30

I am just starting to learn Javascript and I immediately got confused by seemingly contradictory statements in Mozilla's A re-introduction to JavaScript (JS tutorial).

One one hand:

"There's no such thing as an integer in JavaScript, so you have to be a little careful with your arithmetic if you're used to math in C or Java."

On the other hand (immediately after that paragraph):

"In practice, integer values are treated as 32-bit ints (and are stored that way in some browser implementations), which can be important for bit-wise operations."

and

"You can convert a string to an integer using the built-in parseInt() function."

So, is there such thing as integer in JavaScript or isn't there?

  • 13
    Yes there are integer values, but there is no integer Type, only Number. Implementation details, such as how they are stored, is not part of the language specification. – RobG Nov 18 '15 at 6:39
  • 1
    @RobG Your concise answer is full and completely cleared my confusion. Please post it as an answer so that I can accept. Thank you very much. – Jay Souper Nov 18 '15 at 6:48
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    @RobG it's a part of specification for sure: "primitive value corresponding to a double-precision 64-bit binary format IEEE 754-2008 value" – zerkms Nov 18 '15 at 6:53
  • It gets extra special when you do bitwise operations on Numbers. – David Ehrmann Nov 18 '15 at 7:02
  • 1
    @AimanAl-Eryani They were a part of the abandoned ES4 draft. – Alexander O'Mara Nov 18 '15 at 7:24
25

There is only the Number data type in JS that represents numbers.

Internally it is implemented as IEEE 754 double precision floating point number.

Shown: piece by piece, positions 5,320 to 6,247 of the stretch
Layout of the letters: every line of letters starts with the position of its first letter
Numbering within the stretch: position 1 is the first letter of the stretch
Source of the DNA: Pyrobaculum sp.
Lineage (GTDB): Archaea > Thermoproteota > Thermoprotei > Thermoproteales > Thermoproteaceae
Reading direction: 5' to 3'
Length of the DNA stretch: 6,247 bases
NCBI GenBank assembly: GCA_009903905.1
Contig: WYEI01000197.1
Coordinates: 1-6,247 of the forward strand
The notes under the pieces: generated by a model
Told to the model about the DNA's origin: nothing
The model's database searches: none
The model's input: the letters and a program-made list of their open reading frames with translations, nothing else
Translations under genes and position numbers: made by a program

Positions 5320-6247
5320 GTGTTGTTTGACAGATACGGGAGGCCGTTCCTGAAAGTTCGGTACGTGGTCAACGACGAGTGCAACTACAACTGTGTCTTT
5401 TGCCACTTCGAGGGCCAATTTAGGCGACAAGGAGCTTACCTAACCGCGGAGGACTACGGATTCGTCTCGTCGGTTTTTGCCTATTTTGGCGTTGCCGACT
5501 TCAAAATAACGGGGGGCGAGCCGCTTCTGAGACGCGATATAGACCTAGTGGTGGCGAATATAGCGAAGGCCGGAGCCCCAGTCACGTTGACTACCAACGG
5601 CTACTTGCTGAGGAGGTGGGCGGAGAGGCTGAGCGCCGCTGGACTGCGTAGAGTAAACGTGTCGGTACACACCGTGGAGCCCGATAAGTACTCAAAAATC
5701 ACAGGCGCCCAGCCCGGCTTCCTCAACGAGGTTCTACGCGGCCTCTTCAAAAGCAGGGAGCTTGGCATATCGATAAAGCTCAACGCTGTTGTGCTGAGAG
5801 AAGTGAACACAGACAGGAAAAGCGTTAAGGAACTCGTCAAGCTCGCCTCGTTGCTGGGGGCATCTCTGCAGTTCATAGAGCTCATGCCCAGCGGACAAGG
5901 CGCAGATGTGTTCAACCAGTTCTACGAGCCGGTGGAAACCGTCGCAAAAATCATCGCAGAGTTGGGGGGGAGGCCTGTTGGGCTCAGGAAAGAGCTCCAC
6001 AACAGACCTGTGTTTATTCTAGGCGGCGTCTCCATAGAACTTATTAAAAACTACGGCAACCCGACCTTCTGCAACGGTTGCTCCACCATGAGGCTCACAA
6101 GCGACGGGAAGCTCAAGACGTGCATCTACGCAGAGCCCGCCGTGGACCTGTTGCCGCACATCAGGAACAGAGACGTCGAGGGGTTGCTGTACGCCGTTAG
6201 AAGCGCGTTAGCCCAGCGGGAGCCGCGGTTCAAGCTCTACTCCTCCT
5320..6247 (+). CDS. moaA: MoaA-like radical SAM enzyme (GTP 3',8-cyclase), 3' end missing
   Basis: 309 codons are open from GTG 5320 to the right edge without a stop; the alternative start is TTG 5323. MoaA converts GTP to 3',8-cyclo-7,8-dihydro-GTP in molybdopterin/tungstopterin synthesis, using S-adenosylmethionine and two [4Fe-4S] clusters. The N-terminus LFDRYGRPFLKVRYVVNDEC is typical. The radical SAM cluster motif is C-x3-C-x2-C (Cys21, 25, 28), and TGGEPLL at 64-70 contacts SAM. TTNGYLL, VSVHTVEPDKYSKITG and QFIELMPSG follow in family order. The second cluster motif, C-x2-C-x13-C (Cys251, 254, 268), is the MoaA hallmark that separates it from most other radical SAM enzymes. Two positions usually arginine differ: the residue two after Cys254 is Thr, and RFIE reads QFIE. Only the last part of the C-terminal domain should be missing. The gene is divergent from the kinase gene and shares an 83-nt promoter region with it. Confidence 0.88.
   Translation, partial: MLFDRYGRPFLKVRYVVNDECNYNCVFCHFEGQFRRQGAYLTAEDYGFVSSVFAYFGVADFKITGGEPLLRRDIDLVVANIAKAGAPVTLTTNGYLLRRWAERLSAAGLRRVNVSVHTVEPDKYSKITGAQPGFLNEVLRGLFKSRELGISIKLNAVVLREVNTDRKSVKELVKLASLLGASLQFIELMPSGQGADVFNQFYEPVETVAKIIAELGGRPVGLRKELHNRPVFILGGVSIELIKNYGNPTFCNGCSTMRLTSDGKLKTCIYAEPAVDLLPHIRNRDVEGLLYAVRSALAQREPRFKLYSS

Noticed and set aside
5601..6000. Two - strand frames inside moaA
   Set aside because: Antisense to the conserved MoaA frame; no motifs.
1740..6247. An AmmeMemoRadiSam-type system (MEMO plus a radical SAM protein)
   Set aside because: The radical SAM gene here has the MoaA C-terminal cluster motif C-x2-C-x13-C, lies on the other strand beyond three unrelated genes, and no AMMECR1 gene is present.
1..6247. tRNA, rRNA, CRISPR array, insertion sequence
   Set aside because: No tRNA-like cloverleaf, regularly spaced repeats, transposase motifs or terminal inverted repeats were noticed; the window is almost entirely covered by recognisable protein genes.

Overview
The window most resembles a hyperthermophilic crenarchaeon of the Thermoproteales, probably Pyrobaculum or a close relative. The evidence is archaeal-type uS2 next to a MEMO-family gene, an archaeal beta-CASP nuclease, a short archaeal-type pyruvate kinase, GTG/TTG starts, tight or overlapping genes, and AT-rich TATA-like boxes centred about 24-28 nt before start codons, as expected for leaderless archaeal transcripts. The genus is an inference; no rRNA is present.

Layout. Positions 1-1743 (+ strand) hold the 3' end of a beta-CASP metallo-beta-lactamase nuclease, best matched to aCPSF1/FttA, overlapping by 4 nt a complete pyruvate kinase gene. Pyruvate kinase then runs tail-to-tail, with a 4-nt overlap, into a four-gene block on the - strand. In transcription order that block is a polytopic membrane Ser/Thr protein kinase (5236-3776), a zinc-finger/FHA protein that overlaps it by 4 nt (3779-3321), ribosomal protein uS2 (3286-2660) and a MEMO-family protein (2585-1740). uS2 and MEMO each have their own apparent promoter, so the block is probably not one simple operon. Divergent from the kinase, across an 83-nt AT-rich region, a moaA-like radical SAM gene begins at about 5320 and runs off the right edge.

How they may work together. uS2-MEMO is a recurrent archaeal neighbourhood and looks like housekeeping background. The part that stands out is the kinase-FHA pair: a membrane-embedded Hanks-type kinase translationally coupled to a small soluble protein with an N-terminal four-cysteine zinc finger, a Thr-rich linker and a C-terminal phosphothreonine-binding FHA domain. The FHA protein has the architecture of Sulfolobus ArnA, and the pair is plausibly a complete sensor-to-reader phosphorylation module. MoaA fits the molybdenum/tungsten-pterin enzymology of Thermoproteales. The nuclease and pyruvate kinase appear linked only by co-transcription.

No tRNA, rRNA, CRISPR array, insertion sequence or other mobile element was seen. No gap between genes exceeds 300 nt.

What it means is that - technically there is no dedicated data type that represents integer numbers.

Practically it means that we can safely use only numbers that are safely representable by the aforementioned standard. And it includes integer values in the range: [-9007199254740991; 9007199254740991]. Both values are defined as constants: Number.MIN_SAFE_INTEGER and Number.MAX_SAFE_INTEGER correspondingly.

  • Besides the range of numbers everyone should also think about floating point's special values like infinity (no divide by zero in JS), -infinity, NaN and even -0 (which is not the same as zero!). – Jon Harrop Oct 10 '18 at 12:28
4

I should mention that there is actually a type called BigInt which represents a true integer.

However, because it can't be used with Number and is generally only a good idea to use for larger numbers, I wouldn't advise it.

I thought it was worth a mention though.

-1

Ah yes, this can be quite confusing. In Javascript, the type of a variable is implicitly defined.

the function parseInt will simply not take the decimal point into account and the type of the result would be an int.

  • Does your last sentence refer to languages with integer types? Because 1/3 = 0.3333333333333333 in JavaScript. – Alexander O'Mara Nov 18 '15 at 6:54
  • Floating point numbers remain floated after becoming whole again, I believe, unless rounded with Math.floor() or .ceil() . Regardless, they are both Number types. – Phil C. Nov 18 '15 at 6:56